Implementation of Methane Efficiency Evaluations for Canadian Holsteins


  • Brian Van Doormaal Canadian Dairy Network (CDN)
  • Hinayah Rojas de Oliveira
  • Saranya Narayana Lactanet Canada
  • Allison Fleming Lactanet Canada
  • Hannah Sweett Lactanet Canada
  • Francesca Malchiodi Semex Alliance
  • Janusz Jamrozik Lactanet Canada
  • Gerrit Kistemaker Lactanet Canada
  • Peter Sullivan Lactanet Canada
  • Filippo Miglior Lactanet Canada & University of Guelph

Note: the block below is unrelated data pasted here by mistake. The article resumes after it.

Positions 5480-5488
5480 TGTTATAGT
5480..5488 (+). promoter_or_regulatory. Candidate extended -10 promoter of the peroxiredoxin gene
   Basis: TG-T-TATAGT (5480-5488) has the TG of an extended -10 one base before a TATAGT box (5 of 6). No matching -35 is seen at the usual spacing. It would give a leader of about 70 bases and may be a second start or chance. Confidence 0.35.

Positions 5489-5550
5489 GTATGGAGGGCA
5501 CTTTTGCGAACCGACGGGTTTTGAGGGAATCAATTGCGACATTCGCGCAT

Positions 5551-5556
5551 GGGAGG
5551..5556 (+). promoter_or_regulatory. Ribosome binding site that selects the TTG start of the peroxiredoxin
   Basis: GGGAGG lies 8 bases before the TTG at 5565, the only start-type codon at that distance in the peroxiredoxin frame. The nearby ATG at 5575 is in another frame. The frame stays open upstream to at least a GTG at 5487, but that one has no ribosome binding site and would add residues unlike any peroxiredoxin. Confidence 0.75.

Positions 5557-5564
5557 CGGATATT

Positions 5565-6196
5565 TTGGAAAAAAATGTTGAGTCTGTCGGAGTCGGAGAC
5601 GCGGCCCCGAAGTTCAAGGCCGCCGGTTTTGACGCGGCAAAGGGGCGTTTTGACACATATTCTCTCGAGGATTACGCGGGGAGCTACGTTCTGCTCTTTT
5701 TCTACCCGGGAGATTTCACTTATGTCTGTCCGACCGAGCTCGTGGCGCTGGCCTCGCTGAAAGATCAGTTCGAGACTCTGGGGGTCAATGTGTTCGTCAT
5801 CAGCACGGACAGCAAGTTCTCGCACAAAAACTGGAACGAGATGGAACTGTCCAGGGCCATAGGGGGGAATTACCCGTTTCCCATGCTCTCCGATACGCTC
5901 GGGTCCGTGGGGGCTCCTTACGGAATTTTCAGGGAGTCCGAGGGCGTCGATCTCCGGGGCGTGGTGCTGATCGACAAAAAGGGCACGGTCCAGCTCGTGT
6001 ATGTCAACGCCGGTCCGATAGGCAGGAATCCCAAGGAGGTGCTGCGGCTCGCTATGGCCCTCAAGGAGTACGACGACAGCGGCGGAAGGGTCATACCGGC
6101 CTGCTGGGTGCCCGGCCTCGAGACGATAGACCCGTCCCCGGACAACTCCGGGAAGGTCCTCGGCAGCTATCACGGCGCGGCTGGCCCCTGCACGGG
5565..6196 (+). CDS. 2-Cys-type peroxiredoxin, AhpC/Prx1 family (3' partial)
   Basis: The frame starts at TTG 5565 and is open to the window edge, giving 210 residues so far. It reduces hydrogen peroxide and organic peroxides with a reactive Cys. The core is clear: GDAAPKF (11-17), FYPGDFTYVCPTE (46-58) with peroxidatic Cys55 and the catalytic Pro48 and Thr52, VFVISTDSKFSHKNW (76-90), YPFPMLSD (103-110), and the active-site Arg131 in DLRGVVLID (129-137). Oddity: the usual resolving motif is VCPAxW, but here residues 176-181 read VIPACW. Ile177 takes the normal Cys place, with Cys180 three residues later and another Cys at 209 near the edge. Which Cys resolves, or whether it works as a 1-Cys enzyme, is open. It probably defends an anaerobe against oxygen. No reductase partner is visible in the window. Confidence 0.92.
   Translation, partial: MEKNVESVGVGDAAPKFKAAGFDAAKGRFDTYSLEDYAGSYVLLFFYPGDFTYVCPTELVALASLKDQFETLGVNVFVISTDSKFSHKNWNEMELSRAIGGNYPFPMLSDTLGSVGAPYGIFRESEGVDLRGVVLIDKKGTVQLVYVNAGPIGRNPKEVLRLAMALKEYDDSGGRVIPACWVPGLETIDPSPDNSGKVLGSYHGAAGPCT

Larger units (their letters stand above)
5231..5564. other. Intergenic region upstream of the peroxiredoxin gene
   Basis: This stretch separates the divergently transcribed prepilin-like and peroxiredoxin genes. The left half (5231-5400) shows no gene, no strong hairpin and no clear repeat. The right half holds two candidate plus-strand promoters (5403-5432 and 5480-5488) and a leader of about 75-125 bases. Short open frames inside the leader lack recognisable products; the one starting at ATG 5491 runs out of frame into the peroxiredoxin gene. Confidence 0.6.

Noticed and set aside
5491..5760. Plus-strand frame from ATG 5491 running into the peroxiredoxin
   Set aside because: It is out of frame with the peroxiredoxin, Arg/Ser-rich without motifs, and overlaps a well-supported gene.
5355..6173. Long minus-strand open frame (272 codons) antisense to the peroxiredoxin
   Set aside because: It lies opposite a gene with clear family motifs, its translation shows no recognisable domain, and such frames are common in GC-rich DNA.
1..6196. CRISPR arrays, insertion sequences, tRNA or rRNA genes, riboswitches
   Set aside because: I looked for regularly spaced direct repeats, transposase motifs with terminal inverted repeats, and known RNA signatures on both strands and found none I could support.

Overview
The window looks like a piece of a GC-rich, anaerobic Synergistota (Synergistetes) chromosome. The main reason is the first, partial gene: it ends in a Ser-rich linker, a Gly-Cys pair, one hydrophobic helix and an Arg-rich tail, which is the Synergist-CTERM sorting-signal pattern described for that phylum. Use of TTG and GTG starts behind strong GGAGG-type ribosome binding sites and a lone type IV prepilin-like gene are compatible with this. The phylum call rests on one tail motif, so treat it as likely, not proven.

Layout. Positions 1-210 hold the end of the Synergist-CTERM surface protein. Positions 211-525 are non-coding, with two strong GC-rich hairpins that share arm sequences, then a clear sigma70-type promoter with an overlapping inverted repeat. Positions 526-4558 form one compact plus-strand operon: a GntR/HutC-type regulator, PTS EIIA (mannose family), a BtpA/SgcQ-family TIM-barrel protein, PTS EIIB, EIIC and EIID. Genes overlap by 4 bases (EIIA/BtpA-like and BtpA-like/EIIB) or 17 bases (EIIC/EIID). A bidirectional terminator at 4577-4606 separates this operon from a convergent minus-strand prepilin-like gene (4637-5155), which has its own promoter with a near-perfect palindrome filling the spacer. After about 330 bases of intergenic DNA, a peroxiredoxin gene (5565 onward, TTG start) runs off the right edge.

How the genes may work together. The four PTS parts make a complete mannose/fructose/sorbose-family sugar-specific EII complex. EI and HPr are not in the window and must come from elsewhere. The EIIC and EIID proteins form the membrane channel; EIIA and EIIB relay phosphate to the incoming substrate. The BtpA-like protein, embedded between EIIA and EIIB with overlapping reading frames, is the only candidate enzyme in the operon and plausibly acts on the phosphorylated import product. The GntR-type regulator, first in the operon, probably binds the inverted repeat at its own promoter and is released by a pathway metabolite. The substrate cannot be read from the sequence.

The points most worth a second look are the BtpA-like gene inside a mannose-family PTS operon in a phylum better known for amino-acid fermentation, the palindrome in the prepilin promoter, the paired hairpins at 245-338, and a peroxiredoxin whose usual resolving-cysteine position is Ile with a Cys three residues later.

Methane (CH4) is a potent greenhouse gas (GHG) that warms the atmosphere at a rate 25 to 27 times more than that of carbon dioxide. The average first parity Holstein cow produces nearly 500 g of CH4 per day or 180 kg per year, mainly due to enteric fermentation. A 30% difference above or below average can also be seen between cows, meaning two cows in the same herd can differ in their CH4 emissions by up to 110 kg per year. As such, using genetics to select for cows with reduced CH4 emissions is a strategy that can combat global warming and improve the efficiency of the dairy industry. In April 2023, Lactanet launched genomic evaluations for Methane Efficiency using milk mid-infrared (MIR) spectroscopy data. Previous research using artificial neural network methods determined that a cow’s milk MIR spectral data can be used as a good predictor of its CH4 emissions. Lactanet developed CH4 predictions using CH4 data collected from research herds in Canada through two research projects, the Efficient Dairy Genome Project and the Resilient Dairy Genome Project, and milk spectral data collected via Canadian milk recording services. Predicted CH4 (g/d) has a genetic correlation with collected CH4 of 0.92 and a heritability of 0.23 (0.01). Lactanet’s genomic evaluation for Methane Efficiency was developed for the Holstein breed using a 4-trait Single-Step linear animal model including predicted CH4 and milk, fat and protein yields as correlated traits. Methane Efficiency is defined as genetic Residual Methane Production in 120-185 DIM of first lactation and is genetically independent of production yields via a linear regression approach. The first genomic evaluation for Methane Efficiency included first lactation records on over 500 000 cows in Canadian milk recorded herds, of which more than 60 000 were genotyped. The average reliability of Methane Efficiency for genotyped young bulls and heifers exceeds 70%. Methane Efficiency is expressed as a Relative Breeding Value (RBV) averaging 100 and ranging from 85 to 115. For every 5-point increase in a sire’s RBV for Methane Efficiency, daughters are expected to produce approximately 3 kilograms less CH4 per year. This equates to a 1.5% reduction in CH4 emissions per cow per year and a herd can achieve a 20% to 30% reduction by 2050 through genetic selection. Methane Efficiency does not have a significant undesirable correlation with any other trait, including LPI, Pro$, production yields and Feed Efficiency.